Kenya's Dolphin Island

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Kishuku!’ Rehema’s little seven year old sister cried excitedly as she raced from their reed-thatched houses towards the beach.

Within minutes, the word, ‘kishuku,’ had spread throughout the sandy alleys of Wasini village, depositing dozens of kids on the sea shore to have a look at kishuku, as dolphin is known in Swahili.

Rehema worked with Sasafrica, a communications company whose office was hosted at Wasini Mpunguti Lodge, the biggest hotel and restaurant in Wasini Island. She gazed out of the office window and saw as children stood by the shoreline clapping their tiny hands and screaming happily as two dolphins jumped in and out of the water in their famous arc motions.

Children in Wasini Island grow up knowing that dolphins are human friends that should be celebrated. Local myth says that dolphins will rescue a drowning person only if that person has never tasted dolphin meat. But if that person has previously feasted on dolphin meat, then dolphins will not race to the rescue.

Wasini Island is one of the few places on Africa’s east coast where dolphins can be easily spotted as they dot the ocean surface with their famous arc. So common is this dolphin dance that Wasini can easily be designated as the dolphin island. These fish mammals are just part of Wasini’s immense marine ecosystem treasure.

As kishuku dives back into the warm salty waters, it dances gently, as if experiencing a soft tremor. Its big eyes are alert, scanning the vast blueness that it calls home. A number of dazzling fish species catch its eye.

Over there, next to a coral that resembles an anthill is a parrot fish, known in Swahili as pono. It is rowing its side fins lazily, in no hurry to get to wherever it is going. What a colorful fish! Its yellow stripes and yellow circles are set on a green background that is dotted with blue patches here and there. Around the black pupils of its eyes are shades of orange that give the impression of eye mascara.

Kishuku shook his tail in wonder. That parrot fish kept changing its colors! Indeed, it is a fish that can even change its gender in the course of its lifetime.

It is easy to spot these colorful fishes because they inhabit shallow waters and are not big fans of the deeps. Their mouth resembles a parrot’s beak, hence its name. This mouth sometimes takes on a sneering semblance that irritates kishuku. For the ten years that he has lived in these Wasini waters, kishuku has seen hundreds of parrot fish, with some as big as five feet.

They feed on rocks and once these rocks are done with their digestive system, they are excreted as sand. A large parrot fish can produce as much as one ton of sand a year! Wasini’s parrot fishes should probably get some royalty from the island’s sandy beaches!

Kishuku is one of at least nine dolphin species that roam the waters of Wasini. He swam rapidly past the lazy parrot fish and almost bumped into several cuttlefish. The one in the lead had an unhappy look on his face. He seemed to be in a bad mood. Kishuku watched in amazement and amusement as the cuttlefish leader changed his color from a deep brown to a dark yellow! Indeed, this fish are the chameleon of the sea.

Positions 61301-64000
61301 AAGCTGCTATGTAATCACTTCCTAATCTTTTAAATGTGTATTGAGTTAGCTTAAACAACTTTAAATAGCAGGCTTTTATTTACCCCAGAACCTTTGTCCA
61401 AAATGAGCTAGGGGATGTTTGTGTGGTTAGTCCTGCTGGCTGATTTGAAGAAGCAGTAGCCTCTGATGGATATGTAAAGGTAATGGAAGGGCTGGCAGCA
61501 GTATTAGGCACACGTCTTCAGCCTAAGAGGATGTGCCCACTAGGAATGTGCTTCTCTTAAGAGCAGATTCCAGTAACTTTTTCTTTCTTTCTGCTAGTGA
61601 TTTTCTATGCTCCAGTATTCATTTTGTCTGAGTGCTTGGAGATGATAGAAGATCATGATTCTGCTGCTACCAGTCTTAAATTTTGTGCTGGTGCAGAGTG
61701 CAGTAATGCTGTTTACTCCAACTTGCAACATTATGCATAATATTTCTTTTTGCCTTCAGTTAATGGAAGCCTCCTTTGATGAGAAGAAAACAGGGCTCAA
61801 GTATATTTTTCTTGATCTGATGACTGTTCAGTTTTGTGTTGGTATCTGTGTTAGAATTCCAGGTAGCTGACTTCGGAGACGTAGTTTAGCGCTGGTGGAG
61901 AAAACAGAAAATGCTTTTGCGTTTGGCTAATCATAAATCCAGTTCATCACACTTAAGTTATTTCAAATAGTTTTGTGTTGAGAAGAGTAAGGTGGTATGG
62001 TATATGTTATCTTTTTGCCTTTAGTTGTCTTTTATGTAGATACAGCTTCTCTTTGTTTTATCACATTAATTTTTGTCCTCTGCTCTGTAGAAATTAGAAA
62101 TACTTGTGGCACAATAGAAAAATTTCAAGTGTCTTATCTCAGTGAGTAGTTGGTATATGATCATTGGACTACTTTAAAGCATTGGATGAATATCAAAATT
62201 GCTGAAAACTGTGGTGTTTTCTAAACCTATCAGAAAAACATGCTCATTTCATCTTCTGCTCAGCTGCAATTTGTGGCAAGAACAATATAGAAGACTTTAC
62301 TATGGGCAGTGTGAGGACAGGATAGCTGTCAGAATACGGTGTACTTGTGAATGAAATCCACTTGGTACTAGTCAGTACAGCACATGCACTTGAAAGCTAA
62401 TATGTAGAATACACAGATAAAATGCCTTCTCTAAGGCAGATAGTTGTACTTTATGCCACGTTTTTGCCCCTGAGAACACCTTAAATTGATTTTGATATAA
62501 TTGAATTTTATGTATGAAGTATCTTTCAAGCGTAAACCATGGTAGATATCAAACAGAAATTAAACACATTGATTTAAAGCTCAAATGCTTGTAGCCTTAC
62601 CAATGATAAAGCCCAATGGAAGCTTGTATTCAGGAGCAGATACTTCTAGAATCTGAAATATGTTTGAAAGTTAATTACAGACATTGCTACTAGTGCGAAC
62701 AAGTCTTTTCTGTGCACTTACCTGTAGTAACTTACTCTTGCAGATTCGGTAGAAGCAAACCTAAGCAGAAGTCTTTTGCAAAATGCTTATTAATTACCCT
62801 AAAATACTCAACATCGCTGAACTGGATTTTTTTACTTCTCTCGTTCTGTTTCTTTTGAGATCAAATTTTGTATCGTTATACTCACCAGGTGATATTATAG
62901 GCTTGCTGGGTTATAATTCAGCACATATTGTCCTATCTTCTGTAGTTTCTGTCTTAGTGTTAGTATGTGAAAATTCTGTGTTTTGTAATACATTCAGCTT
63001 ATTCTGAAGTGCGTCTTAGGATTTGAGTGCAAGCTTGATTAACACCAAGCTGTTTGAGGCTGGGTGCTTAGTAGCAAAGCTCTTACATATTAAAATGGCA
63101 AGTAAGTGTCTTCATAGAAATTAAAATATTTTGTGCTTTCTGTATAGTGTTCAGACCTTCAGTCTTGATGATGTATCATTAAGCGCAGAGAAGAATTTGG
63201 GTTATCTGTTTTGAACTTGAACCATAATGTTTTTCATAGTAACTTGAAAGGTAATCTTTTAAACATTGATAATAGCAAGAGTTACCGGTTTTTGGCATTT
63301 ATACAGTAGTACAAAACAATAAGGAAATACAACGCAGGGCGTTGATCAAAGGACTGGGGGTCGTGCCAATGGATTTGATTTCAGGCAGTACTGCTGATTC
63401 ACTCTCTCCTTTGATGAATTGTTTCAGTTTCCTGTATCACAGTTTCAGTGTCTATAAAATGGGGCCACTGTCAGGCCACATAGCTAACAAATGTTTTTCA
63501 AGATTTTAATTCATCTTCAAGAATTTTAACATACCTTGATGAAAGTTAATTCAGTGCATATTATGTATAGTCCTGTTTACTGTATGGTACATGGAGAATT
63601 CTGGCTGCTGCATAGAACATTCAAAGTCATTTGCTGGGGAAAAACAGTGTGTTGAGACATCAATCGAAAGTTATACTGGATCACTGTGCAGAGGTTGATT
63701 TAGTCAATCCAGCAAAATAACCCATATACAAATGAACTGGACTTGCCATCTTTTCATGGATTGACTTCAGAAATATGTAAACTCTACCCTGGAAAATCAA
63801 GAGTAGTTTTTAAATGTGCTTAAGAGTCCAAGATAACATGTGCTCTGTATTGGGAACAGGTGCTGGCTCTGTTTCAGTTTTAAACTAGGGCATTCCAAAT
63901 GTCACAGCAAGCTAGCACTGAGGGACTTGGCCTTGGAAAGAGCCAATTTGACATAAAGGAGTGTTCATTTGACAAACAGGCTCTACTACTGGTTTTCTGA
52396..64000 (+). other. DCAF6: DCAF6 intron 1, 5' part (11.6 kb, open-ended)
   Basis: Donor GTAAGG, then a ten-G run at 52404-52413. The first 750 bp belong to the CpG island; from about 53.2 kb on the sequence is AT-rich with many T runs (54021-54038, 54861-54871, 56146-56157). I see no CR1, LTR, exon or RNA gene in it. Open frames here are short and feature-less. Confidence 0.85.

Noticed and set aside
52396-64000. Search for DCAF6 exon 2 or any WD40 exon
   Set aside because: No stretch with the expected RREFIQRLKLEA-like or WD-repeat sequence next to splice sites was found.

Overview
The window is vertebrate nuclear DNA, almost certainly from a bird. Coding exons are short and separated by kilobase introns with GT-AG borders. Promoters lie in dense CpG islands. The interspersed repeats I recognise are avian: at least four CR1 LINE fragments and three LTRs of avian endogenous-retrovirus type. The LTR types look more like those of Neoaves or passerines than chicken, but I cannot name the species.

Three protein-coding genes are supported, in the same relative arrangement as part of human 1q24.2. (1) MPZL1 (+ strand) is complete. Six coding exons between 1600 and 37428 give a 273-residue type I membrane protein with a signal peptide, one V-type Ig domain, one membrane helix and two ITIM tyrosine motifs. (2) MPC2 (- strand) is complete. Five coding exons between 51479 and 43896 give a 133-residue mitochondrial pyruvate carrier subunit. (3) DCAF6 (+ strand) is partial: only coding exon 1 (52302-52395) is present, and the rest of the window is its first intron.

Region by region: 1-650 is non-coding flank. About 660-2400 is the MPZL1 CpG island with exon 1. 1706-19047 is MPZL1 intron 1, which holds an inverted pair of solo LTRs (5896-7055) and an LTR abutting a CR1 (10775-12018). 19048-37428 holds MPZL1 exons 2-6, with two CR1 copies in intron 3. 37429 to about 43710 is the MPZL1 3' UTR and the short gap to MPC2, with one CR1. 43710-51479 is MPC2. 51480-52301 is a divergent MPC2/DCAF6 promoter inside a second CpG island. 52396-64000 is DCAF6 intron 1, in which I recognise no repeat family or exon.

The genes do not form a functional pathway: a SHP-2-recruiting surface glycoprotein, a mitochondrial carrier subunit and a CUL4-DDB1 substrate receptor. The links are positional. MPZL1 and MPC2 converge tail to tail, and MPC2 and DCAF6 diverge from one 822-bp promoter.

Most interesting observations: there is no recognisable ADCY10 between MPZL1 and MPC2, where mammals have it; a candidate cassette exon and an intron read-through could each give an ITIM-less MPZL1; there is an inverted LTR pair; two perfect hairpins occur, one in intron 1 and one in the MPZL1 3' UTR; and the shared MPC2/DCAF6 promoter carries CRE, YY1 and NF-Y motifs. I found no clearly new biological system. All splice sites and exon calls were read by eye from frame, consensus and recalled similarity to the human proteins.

Kishuku swam on past the chameleon fish. Unlike the cuttlefish, he was in a good mood.

Wasini’s dolphins are free to roam wherever and whenever they want. This is why kishuku decided to approach the shallower waters of the beach. He needed a breath of fresh air, so with agile speed, he shot upwards, upwards, upwards and upwards until he burst beyond the ocean surface and lingered in the air, eliciting more shouts from children who always happened to see him whenever he strolled upwards.

A few minutes after tumbling back into the water, Kishuku came face to face with a large squid whose many arms were flailing around. More specifically, he seemed to be waving his eight arms and two tentacles. He was probably late for a date and had found his lady gone. Squid can change their color and patters nearly three dozen times. They therefore have a wide portfolio of designer looks that add beautiful intensity to the ocean deeps.

Wasini Island’s Wavumba people consider squids to be aphrodisiacs and milk enhancers for lactating mothers. In this regard, both men and women love to devour them but for totally different reasons!

Squids are declining, partly because of ever-increasing demand and partly because of rising temperatures, especially in the case of the big fin reef squid.

Before kishuku could count to three, the designer-clad squid had already sped off. It moves by jet propulsion and can move at speeds of up to 40km/hr. It would definitely give Usain Bolt a run for his money!

The racing squid flashed by the king himself. Kingfish. They prefer shallow coastal waters that are near the shore hence Wasini fishermen never have to go too far to capture them. This particular kingfish had the regal airs of a king – it was nearly half a metre long and had a smooth glistening texture. Just a short distance behind it was a group of little mackerels.

Just about the size of a big palm, little mackerels are as portable as they are potent. They are a major diet in Wasini and can often be found resting in sizzling oil all across small kitchens on the island.

Wasini Island is approximately 100 kilometres south of Mombasa, Kenya’s largest coastal city. It is a small island – five kilometers long and one kilometer wide. But what it lacks in size, it makes up in depth of culture and marine ecosystem versatility.

At the heart of this versatility are the gentle dolphins that make it Kenya’s Dolphin Island.    

DJ Bwakali

Words can inspire action and change the world

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